Milwaukee Brewers Roster Still Needs to Sort Out

No matter where they are on the competitive spectrum, all Major League Baseball teams face challenges. In black and white terms, teams competing for the championship face obstacles rebuilding teams do not. A more nuanced eye can look at each individual team and identify areas to watch throughout the season. Every team has unique obstacles, and the Milwaukee Brewers roster offers no exception.

Milwaukee Brewers Roster Still Needs to Sort Out

Since the hiring of general manager David Stearns, Milwaukee has torn down and started to build back up. It has amassed a top ten farm system when, prior to Stearns, it consistently ranked near the bottom. Former GM Doug Melvin consciously depleted Milwaukee’s minor leagues in a sell-your-soul-to-the-devil move to compete for the World Series trophy (although the championship never came, Melvin’s actions were ultimately the right course). This season, however, the Brewers have options on options on options, at least for most of their positions outside of the starting rotation. That’s why the Brewers roster still needs to sort itself out.

Promise Versus Production

Things have a way of working themselves out sometimes: an injury, a trade offer that’s too good to turn down, etc. Other times, the line in the sand isn’t so obvious. When operating a rebuilding team, it’s crucial to make the right moves at the right times. The margin between the right and wrong time can often be paper thin. A team must have patience without setting a player up to fail, a willingness to accept failure while resisting a knee-jerk reaction to bench or send a player down, and an open mind about possibilities with a focused view of the future.

The outfield is loaded with talent. As it stands, the big league club is comprised of Ryan Braun, Keon Broxton, Domingo Santana, and Kirk Nieuwenhuis. Hernan Perez is listed as an infielder, but he’s capable of manning an outfield spot (and has already this season). The next line of men who stand out in the grass consists of Lewis Brinson, Michael Reed, and Brett Phillips, among others. Sometime this season, Braun could get traded and Nieuwenhuis might prove expendable, opening up two spots. It’s still complicated, though.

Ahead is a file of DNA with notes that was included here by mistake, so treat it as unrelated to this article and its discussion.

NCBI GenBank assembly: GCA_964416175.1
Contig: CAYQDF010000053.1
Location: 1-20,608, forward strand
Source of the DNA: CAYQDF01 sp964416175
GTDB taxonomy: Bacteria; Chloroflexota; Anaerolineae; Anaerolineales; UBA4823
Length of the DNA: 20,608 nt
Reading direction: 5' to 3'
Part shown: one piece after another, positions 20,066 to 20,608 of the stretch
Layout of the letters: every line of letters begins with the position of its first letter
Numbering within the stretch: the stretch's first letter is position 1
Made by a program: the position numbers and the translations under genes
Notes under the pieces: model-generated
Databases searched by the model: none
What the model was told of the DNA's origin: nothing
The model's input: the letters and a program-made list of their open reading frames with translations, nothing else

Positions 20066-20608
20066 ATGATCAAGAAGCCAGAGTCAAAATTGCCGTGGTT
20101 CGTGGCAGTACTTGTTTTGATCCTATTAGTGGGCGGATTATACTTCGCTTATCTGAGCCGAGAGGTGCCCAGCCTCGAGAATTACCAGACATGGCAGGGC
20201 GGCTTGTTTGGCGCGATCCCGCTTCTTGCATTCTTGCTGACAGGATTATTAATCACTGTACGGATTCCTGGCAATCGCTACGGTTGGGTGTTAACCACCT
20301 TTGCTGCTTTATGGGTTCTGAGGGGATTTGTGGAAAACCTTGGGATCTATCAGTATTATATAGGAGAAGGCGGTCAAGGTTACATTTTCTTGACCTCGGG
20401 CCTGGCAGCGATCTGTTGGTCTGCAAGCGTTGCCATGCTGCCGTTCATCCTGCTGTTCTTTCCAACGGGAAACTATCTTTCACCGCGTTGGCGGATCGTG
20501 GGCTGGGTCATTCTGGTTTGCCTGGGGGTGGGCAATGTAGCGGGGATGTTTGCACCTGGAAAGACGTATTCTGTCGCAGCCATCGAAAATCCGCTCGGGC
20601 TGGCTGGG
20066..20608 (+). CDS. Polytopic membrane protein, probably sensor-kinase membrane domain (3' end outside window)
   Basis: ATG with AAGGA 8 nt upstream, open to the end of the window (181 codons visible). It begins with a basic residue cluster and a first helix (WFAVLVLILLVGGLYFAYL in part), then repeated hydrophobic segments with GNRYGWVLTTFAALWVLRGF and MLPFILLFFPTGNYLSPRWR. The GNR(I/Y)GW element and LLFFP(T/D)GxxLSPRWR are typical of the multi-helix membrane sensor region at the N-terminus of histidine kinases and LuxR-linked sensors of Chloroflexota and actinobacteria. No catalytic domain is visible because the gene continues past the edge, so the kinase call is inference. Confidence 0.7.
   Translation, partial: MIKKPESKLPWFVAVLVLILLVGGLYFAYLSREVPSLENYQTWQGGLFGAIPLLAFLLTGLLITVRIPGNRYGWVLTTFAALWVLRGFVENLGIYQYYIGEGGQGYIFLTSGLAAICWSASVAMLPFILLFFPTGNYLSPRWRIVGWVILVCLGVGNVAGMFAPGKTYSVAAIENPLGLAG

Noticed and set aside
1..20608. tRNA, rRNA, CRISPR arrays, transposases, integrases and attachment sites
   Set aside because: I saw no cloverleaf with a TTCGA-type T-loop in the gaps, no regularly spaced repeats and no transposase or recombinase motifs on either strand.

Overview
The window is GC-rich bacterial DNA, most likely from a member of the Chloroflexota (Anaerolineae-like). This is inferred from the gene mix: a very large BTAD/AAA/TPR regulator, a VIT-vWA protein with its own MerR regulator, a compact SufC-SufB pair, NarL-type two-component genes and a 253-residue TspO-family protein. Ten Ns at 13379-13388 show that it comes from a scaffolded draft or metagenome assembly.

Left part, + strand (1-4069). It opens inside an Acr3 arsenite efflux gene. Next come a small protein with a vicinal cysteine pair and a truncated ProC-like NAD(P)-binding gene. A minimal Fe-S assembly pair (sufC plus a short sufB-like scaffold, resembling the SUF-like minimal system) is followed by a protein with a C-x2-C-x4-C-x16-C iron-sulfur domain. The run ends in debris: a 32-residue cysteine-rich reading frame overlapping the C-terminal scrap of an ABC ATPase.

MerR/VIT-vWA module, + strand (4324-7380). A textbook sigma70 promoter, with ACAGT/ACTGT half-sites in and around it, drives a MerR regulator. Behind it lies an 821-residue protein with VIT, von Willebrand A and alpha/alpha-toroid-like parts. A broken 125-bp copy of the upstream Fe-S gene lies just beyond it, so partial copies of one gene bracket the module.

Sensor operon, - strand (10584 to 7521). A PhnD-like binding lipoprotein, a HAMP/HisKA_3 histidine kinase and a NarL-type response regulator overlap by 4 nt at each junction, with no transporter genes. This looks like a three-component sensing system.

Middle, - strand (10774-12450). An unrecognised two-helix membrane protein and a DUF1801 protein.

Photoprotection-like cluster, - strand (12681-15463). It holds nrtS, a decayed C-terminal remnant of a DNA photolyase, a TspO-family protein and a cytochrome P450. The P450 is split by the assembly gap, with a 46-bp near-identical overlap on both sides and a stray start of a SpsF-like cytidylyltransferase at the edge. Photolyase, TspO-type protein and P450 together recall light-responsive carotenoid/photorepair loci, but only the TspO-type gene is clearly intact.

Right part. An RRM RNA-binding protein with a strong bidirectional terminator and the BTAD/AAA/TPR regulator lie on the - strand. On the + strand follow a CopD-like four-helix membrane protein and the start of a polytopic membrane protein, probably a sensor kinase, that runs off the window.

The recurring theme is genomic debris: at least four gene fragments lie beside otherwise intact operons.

If, say, Broxton or Santana struggle, what does Milwaukee do? Sending a player down after he achieved his lifelong goal of making it to the bigs can prove demoralizing. So can allowing that player to continue to fail at the big league level. The decision is only made more complex when considering you’d have trouble cutting the difference in talent among all those outfielders with a razor blade (outside of Braun, who’s obviously the best and most proven). All of their skill sets are different and unique, and at this point, all look to be capable of about the same production.

Willingness to Deal

As a rebuilding team, the Brewers are in a position to listen to any and all trade offers. That’s not to say they should automatically accept any offer, but, rather, that at some point something (or somebody) is going to have to give. Milwaukee’s roster is lopsided. There’s too much talent to play at some positions, and not enough to feel comfortable about at others.

If it seems too easy to offer up an extra outfielder to bolster the starting rotation, that’s because it is. Of any aspect of baseball, teams are most reluctant to trade top-end pitching prospects.

Non-pitching prospects are frequently involved in trades while their pitching counterparts are not. There’s easily a half dozen position players that could develop into superstars who have already switched teams via trade… some multiple times (Wil Myers, Trea Turner, Addison Russell, and Yoan Moncada, among others), whereas teams tend to hang on to their young pitching. It takes a great deal of comfort for a team to decide that pitching is a position of strength (such as the Nationals dealing Lucas Giolito and others to the Chicago White Sox for Adam Eaton). Much more common is the pitcher who’s dealt toward the end of his rookie contract. That’s something the Brewers would want no part of, anyway.

The Future Depends on the Now

If Milwaukee does not properly evaluate the players in its own locker room, they’re ill-equipped to evaluate talent on other teams when the time comes for trades. The actions of the present will directly correlate to success or failure in the future. In that context, rebuilding a Major League Baseball team is much more complicated than just getting rid of old players so you can play the young ones and cross your fingers. Sacrificing the now for the betterment of the future takes nuance and savvy.

The Brewers roster has the talent to eventually turn into a contender. The foundation is in place. But, like any foundation, it will either provide the future with stability, or everything will crumble around it. Stearns and the rest of the Brewers brass must find the right combination of players to keep, trades to make, and draft picks to make sure the foundation holds while they continue to build around it. Future success will not (and cannot) happen on its own. It must begin to take shape now.

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